Jul 29, 2018 News
…Says citizens cannot properly monitor govt., companies with piecemeal info.
By Kiana Wilburg
If the resource wealth of a nation is to be managed in a transparent manner, then the government must provide its people with information about the whole chain of decisions made for the respective sector.
As such, confidentiality clauses in contracts should be avoided at all costs since this forces the government to provide its people with piecemeal data.
This is according to the Natural Resource Governance Institute (NRGI), an independent nonprofit organization dedicated to improving countries’ governance over their natural resources.
NRGI believes that an essential prerequisite for accountability is transparency. It stressed, however, that piecemeal information is not sufficient. It insists that the government should disclose its decisions with a complete, complementary set of data.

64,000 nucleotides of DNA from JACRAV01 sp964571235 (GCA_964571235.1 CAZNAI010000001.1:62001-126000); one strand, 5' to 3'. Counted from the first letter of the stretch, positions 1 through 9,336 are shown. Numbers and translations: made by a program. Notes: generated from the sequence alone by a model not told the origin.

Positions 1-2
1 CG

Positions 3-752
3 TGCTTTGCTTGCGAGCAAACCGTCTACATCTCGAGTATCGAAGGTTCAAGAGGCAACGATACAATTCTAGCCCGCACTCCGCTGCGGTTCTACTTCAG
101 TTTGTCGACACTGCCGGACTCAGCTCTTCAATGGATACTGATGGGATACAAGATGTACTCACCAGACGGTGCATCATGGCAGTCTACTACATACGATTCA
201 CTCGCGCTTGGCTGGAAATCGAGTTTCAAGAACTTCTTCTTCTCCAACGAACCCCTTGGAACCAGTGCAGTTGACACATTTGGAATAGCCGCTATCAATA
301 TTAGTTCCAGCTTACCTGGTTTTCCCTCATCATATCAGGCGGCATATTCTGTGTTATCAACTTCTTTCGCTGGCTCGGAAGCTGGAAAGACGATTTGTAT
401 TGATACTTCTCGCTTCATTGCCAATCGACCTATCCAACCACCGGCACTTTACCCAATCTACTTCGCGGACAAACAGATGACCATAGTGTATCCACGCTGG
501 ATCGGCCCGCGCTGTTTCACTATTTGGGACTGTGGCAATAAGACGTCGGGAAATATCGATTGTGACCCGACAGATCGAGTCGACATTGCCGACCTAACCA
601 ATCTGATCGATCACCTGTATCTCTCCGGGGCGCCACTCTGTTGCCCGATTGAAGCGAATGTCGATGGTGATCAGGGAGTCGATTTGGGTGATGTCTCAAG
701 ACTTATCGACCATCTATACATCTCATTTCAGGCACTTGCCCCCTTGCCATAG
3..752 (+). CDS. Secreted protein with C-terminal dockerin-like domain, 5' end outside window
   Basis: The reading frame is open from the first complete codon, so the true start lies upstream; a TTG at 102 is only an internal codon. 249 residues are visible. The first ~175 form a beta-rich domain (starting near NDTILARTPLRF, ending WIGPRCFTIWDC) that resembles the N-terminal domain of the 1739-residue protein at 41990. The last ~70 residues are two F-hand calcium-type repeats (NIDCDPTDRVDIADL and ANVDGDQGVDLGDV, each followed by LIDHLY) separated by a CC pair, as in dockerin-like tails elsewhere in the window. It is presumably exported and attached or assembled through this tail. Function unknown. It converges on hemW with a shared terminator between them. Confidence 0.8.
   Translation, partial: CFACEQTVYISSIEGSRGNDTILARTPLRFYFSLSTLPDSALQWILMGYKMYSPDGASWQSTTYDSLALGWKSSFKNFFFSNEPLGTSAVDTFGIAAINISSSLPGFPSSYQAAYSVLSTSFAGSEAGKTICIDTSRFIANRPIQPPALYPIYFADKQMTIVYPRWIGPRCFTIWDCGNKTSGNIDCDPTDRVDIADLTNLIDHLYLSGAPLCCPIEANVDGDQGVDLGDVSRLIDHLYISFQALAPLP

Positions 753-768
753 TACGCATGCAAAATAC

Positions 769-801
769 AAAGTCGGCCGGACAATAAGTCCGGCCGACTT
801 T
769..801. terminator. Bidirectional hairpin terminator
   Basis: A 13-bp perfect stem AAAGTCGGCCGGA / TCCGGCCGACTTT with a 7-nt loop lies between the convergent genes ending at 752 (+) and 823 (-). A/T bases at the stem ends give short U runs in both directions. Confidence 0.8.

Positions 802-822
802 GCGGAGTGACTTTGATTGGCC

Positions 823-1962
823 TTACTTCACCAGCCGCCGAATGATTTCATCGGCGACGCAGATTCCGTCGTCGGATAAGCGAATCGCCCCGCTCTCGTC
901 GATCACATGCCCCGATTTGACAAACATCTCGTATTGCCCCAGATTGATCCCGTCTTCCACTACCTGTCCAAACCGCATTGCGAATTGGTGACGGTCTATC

For instance, NRGI said that revenue data might be accompanied by information on the applicable tax rates and taxable income.
NRGI also said that information should be disclosed at an appropriate level of disaggregation. It said that this would include location, project name, and product type. In addition, NRGI said that “machine-readable data” (data combined with descriptions of these data to enable automatic use by computers), with mutually agreed inter-operable standards can facilitate monitoring efforts.
NRGI also stated that Governments of emerging countries like Guyana should publish the names of companies operating, bidding for and investing in extractive assets, as well as the identities and chains of ownership of their beneficial owners. It insists that this can facilitate monitoring and enforcement of the applicable fiscal regime.
The Institute said that local authorities should make available, data and reports on licences, geological surveys, cadastres and reserves, as well as economic, environmental and social impact assessments. Critically, it said that authorities should also publish contracts and make them readily available online.
NRGI opined that disclosing information that allows for national accounting and monitoring of sector management, revenue management and expenditures is also necessary. It said that this information can be compared against any fiscal rule the government sets itself.